Building a couple Pocket Pigrrl RetroPi 3D Printed Gaming Handhelds
I am building two customized Pocket Pigrrl’s for my daughter and niece. As a kid the NES system was mine, but my younger sister owned the original gameboy which I constantly stole from her on car trips so it seemed right that both our kids have little portable gameboy like devices. I am also hoping that this device will help keep mommy’s phone away from the children.
I started out by cutting down the half sized perma proto board and laying out the buttons for a 4 button pigrrl. I used my dremel to cut down the perma proto boards and then attached the 6mm tactile buttons onto the cut down proto board. Then I layed out the Raspberry Pi A+, PowerBoost 1000C and Audio Amp boards inside the case and started cutting some wire.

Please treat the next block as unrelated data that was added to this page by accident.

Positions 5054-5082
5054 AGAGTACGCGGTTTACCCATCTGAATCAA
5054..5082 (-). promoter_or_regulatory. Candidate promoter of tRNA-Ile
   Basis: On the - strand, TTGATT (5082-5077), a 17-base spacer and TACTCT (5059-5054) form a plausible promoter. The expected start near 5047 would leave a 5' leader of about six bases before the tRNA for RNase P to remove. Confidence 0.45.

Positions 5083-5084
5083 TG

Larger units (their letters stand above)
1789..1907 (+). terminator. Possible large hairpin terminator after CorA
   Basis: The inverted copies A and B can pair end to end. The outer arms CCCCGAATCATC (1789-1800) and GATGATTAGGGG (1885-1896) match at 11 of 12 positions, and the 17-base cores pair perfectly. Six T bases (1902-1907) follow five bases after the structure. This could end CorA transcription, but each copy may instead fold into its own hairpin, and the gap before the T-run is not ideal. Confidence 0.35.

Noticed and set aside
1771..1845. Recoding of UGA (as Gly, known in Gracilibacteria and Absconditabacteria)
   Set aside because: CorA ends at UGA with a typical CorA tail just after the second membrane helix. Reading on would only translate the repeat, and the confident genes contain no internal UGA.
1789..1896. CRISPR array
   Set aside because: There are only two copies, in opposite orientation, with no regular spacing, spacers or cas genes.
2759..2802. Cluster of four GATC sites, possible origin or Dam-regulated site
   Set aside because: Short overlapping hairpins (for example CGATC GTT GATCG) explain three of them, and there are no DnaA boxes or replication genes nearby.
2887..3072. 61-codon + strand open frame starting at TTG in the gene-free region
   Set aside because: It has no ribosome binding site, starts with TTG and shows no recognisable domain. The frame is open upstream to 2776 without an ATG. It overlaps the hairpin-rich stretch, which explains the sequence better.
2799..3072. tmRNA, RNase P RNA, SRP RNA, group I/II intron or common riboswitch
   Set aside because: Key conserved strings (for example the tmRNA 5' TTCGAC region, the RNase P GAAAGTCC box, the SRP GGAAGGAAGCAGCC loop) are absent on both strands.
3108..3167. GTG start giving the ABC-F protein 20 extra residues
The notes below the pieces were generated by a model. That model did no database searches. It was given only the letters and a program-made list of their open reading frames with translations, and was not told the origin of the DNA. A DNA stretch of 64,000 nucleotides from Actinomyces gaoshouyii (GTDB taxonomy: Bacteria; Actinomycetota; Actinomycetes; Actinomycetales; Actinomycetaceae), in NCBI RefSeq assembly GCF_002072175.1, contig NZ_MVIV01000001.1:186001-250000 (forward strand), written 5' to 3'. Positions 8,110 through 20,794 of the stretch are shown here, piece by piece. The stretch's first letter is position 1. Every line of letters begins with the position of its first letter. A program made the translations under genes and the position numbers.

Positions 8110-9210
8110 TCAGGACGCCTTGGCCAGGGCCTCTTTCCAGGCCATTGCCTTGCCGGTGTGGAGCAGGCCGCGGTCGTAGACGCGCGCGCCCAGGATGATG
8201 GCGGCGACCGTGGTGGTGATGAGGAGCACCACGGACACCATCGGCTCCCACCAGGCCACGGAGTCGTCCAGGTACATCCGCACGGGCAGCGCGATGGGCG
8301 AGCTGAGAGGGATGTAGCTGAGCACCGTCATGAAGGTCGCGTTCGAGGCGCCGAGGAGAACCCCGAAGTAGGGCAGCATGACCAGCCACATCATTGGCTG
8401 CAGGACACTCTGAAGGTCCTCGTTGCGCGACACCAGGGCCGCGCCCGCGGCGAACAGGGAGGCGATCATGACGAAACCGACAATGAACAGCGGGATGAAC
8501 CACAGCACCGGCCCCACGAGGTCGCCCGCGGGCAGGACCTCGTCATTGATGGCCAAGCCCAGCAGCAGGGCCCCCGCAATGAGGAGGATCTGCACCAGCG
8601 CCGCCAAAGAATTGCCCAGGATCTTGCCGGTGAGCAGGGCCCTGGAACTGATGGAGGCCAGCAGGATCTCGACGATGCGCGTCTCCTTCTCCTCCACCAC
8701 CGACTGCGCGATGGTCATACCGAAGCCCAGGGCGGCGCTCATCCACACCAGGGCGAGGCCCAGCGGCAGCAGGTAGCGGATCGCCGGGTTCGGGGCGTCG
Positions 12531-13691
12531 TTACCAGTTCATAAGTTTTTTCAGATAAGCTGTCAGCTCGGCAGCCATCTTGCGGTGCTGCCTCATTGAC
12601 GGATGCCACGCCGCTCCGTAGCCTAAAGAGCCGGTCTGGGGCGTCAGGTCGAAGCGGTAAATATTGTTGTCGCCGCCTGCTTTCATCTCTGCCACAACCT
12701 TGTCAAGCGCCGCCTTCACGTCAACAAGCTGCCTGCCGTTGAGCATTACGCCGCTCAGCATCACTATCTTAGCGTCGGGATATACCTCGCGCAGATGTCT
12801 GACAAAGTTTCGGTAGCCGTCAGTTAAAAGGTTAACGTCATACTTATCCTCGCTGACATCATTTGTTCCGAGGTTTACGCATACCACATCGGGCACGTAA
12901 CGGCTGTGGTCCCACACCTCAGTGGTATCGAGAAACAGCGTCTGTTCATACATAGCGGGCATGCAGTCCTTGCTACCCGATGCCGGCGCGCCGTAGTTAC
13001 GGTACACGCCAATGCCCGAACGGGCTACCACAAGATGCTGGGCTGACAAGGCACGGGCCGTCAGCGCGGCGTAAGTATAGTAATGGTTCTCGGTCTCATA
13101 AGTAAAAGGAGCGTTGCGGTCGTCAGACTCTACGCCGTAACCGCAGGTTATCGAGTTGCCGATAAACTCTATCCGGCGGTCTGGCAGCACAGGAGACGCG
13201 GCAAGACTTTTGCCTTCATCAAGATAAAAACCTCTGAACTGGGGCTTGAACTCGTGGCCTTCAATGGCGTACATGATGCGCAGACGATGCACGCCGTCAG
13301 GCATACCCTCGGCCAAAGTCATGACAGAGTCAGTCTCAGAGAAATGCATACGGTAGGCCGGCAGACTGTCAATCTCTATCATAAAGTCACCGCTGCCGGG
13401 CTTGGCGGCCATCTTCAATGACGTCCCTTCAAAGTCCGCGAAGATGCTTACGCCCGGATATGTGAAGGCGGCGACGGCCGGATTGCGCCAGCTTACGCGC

Next I wired up the switch and applied the heatshrink tubing, then I attached the wires to the audio jack of the raspberry pi and connected them to the PowerBoost.
I made a table of all the GPIO inputs on the Pi, and where they map to in the Pocket Pigrrl project:
|Wire #||Pin||Key||Connect to|
|3||GPIO 2||Key X||Perma Proto Controller|
|5||GPIO 3||Key Y||Perma Proto Controller|
|7||GPIO 4||Key Left||Perma Proto Controller|
|9||GND||N/A||Perma Proto Controller|
|11||GPIO 17||Key Right||Perma Proto Controller|
|12||GPIO 18||Key Up||Perma Proto Controller|
|13||GPIO 27||Key Down||Perma Proto Controller|
|15||GPIO 22||Key A||Perma Proto Controller|
|16||GPIO 23||Key B||Perma Proto Controller|
I soldered all of the ground wires for the controller and clipped the unnecessary wires from the Pi GPIO cable.
The last step was to solder all of the controller buttons to the perma proto board and test that everything was working properly.
I downloaded the Adafruit RetroPi image and everything fired right up. I found that the up button was turning off the screen, so I cut the GPIO18 backlight trace on the back of both screens and the system is working properly, now it is time to load some ROMS!